“At school I had been in the Air Training Corps. I was keen on this, and learnt a lot of aircraft recognition, went to RAF Stations, and really wanted to join the Royal Air Force. I was studying in London for a couple of years and I decided to join the Royal Observer Corps at Watford, and I was a part time member doing two 8 hour shifts at week. One was an eight hour nightshift on Wednesdays and I attended College in the morning, did the nightshift, and then went back to college.
“And then at weekends I did a weekend day shift as well. I got to know the people at the control room quite well, and found that the Royal Observer Corps were doing a marvellous job in the war effort, very active of course and one was conscious of the Royal Air Force aircraft and the enemy because we saw it all happening on the table in front of us….”
“Actually, post locations are always different aren’t they… We can see from the wall here that one was at Windsor Castle, and the one at High Point Flats was built on the top of a flat roof and bricks structure on the top of a flat roof, but many, many Posts were in fields with the cows going by….
“Many, many Posts were on the top of buildings in towns, something like about 10 or 12 miles apart during the war just plus or minus a bit that sort of thing, and very often a field was chosen and a wooden hut was put up which the men made very comfortable and added too, and one plotted at ground level in the field….. “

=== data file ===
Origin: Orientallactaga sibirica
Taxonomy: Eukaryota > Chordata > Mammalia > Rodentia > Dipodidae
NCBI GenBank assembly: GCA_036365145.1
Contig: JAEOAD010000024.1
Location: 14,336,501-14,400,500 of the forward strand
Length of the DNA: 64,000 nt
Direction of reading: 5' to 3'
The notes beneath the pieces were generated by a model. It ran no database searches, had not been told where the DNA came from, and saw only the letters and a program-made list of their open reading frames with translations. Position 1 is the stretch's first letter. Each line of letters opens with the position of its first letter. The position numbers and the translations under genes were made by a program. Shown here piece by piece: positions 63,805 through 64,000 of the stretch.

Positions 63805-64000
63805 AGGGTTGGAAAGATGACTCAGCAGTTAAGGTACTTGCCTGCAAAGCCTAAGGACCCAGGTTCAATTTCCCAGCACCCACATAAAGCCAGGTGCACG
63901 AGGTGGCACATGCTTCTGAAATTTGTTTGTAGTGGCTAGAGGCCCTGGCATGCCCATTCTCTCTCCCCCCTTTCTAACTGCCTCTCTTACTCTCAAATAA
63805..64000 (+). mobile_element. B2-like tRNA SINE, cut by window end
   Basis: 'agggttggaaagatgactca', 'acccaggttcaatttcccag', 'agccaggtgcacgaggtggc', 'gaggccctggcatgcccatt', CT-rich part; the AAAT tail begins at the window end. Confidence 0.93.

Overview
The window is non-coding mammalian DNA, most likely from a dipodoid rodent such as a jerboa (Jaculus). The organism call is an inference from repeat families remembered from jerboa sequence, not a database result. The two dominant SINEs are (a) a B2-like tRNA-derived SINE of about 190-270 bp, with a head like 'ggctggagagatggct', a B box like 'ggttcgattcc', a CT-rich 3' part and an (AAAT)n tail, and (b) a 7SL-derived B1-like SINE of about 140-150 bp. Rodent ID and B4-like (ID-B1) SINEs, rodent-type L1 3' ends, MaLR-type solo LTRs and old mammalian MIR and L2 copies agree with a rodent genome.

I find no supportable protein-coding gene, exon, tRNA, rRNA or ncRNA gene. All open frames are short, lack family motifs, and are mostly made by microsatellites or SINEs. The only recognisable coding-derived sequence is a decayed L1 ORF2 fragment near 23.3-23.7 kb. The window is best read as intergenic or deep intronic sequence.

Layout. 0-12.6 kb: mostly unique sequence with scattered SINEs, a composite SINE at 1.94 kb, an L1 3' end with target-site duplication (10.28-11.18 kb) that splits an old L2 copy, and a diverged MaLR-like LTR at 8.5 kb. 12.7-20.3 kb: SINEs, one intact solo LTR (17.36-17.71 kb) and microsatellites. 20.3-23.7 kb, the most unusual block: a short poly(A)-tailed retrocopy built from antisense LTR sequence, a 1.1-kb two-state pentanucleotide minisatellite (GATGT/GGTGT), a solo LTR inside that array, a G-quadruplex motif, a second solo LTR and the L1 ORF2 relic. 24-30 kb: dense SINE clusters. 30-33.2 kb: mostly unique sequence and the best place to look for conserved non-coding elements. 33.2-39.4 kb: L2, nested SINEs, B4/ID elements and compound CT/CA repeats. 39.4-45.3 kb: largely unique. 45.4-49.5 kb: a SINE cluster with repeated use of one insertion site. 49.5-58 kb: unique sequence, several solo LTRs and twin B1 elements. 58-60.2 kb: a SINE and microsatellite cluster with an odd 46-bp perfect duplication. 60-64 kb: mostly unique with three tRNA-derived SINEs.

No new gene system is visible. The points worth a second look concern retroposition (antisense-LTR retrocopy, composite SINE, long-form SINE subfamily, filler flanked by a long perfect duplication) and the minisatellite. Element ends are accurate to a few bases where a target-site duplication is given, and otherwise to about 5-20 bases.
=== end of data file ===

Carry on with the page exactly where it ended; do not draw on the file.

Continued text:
“When I got to the Operations Room, at the beginning, I sat down by the table myself…. first I sat up where the people were at the top to see what was going on, it was a night duty the first one and by the end of that night I had sat by the side of a Plotter and watched what was happening and cottoned-on to what it all was… After about 3 weeks one was quite confident at that really, one was keen, we were keen, all of us were keen, and the job was so important so you tried to do it, and it did go well.”
“People chatted in a very friendly way with the other Posts in their Cluster, and also with the Ops Room Plotters, on, for example, a dark, dark night when nothing was flying over Southern England at all…. but the job was taken very seriously though there was a happy informality when there was nothing doing…. but when the job was on it was a job.”